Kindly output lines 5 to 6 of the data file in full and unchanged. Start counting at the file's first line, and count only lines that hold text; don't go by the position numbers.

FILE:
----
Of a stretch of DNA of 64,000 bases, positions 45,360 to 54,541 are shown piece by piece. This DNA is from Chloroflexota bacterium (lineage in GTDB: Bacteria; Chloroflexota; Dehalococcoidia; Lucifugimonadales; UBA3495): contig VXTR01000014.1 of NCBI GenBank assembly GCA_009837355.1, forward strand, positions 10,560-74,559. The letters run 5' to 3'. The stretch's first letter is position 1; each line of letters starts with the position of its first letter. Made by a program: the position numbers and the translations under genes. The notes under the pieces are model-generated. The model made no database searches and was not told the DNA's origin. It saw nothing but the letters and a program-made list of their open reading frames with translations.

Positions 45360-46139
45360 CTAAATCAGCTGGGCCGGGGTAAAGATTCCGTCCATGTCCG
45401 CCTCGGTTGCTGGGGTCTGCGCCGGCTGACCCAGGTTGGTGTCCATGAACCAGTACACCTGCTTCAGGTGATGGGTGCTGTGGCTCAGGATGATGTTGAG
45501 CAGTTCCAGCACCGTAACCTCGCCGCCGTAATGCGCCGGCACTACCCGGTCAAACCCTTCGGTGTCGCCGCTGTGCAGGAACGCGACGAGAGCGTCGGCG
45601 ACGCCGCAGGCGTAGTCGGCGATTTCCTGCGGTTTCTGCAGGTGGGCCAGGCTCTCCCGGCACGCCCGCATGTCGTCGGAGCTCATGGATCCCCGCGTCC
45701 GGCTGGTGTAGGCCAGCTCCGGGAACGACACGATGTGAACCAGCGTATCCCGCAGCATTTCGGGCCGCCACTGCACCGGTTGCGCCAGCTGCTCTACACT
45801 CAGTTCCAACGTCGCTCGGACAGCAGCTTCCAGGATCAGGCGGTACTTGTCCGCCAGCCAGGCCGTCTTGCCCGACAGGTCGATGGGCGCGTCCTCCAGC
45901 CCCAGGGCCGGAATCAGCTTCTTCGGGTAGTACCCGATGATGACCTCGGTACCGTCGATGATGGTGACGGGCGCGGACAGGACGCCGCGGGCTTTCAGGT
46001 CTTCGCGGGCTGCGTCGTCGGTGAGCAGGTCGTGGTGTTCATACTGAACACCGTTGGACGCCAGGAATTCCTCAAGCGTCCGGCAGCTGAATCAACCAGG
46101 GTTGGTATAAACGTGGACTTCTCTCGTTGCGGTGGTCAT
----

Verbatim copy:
45501 CAGTTCCAGCACCGTAACCTCGCCGCCGTAATGCGCCGGCACTACCCGGTCAAACCCTTCGGTGTCGCCGCTGTGCAGGAACGCGACGAGAGCGTCGGCG
45601 ACGCCGCAGGCGTAGTCGGCGATTTCCTGCGGTTTCTGCAGGTGGGCCAGGCTCTCCCGGCACGCCCGCATGTCGTCGGAGCTCATGGATCCCCGCGTCC